- From: Tim Berners-Lee <timbl@w3.org>
- Date: Fri, 11 Jan 2002 20:04:27 -0500
- To: <sandro@w3.org>, "Peter F. Patel-Schneider" <pfps@research.bell-labs.com>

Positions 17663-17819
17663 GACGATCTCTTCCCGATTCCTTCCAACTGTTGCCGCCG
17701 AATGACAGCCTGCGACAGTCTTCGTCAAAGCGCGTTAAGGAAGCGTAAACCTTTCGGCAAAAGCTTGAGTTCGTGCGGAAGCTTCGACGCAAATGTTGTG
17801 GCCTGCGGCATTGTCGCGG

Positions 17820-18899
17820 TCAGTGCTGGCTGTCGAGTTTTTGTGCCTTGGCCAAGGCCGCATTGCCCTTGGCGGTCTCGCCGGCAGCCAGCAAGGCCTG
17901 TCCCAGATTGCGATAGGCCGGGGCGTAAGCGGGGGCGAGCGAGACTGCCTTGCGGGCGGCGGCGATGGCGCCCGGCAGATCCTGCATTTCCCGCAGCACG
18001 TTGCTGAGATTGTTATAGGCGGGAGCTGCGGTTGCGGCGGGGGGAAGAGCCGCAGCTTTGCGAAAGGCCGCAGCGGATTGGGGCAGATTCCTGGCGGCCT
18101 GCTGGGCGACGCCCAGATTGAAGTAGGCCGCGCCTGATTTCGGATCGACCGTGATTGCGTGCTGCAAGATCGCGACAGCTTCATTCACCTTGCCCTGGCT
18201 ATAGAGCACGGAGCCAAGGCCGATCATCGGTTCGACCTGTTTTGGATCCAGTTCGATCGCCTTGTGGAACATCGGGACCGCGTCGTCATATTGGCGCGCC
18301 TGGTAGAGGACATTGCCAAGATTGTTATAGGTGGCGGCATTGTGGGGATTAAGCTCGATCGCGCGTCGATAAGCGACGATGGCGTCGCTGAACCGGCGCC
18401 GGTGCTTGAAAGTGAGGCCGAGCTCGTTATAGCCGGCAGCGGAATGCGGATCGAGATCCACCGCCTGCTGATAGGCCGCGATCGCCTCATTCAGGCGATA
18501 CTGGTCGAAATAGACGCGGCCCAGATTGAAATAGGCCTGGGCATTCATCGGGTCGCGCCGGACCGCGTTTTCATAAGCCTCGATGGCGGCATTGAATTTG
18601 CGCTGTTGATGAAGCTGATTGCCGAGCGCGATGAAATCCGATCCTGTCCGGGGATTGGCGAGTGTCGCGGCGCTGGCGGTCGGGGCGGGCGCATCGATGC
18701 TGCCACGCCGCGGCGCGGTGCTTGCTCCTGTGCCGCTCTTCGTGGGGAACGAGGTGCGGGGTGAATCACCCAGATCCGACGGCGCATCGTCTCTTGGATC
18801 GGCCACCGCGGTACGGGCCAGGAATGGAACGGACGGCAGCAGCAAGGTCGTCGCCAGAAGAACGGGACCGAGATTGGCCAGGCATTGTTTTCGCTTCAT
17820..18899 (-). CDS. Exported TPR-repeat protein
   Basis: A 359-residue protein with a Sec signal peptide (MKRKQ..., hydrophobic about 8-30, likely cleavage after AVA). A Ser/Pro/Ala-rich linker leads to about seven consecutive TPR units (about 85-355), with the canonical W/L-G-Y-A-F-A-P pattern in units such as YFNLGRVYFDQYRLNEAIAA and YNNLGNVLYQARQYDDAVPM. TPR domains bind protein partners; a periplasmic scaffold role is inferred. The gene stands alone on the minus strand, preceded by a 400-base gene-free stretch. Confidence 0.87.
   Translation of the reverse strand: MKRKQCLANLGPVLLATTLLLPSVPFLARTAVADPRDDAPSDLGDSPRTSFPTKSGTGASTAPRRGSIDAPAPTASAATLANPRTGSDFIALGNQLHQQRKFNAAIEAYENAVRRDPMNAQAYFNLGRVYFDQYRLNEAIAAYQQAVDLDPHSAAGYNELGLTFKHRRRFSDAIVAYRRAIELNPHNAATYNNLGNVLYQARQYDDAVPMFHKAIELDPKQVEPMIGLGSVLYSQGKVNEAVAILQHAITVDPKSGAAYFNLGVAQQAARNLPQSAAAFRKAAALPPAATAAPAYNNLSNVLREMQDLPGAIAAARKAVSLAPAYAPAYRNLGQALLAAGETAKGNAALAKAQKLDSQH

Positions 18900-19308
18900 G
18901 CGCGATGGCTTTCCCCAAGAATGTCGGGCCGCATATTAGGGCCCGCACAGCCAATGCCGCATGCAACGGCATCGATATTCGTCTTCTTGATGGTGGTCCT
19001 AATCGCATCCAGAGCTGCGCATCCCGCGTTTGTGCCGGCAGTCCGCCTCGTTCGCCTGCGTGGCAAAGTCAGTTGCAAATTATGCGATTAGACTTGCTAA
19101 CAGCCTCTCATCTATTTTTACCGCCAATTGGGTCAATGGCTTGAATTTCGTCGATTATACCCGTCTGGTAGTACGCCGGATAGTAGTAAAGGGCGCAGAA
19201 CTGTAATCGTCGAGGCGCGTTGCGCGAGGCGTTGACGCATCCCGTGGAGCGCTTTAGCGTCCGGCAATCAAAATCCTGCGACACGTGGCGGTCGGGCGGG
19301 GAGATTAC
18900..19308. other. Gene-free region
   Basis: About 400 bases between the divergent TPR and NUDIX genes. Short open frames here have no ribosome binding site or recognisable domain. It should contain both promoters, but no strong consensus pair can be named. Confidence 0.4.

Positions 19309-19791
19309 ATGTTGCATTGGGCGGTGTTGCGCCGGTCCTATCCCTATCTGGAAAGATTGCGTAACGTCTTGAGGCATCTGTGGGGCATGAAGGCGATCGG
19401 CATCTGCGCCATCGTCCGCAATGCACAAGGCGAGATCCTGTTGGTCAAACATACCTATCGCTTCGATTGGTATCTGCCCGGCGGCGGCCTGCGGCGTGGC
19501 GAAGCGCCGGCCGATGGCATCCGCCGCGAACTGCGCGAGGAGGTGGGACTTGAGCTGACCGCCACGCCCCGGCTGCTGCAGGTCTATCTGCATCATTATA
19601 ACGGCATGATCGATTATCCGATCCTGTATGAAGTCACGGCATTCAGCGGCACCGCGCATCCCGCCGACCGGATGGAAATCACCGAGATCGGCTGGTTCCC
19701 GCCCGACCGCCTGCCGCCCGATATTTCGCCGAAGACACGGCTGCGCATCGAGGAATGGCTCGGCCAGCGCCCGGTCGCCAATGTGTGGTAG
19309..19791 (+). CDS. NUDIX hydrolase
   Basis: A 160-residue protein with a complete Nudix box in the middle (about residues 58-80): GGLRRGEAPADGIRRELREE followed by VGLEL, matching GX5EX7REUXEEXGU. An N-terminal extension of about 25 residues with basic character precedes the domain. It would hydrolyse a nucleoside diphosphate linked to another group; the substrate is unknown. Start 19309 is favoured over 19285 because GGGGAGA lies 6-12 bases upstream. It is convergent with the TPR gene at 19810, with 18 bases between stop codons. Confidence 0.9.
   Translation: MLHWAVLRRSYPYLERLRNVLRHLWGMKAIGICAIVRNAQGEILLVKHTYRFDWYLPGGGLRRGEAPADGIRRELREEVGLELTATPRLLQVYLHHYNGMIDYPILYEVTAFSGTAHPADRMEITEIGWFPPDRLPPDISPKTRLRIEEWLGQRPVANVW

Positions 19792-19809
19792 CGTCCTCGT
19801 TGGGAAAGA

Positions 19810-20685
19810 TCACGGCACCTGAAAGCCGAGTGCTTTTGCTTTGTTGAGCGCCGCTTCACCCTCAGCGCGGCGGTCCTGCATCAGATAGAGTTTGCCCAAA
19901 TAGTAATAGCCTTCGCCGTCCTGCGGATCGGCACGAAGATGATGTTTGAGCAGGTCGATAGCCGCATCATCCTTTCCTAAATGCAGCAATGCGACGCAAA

- Cc: <phayes@ai.uwf.edu>, <hendler@cs.umd.edu>, <las@olin.edu>, <connolly@w3.org>, <w3c-semweb-ad@w3.org>, <www-archive@w3.org>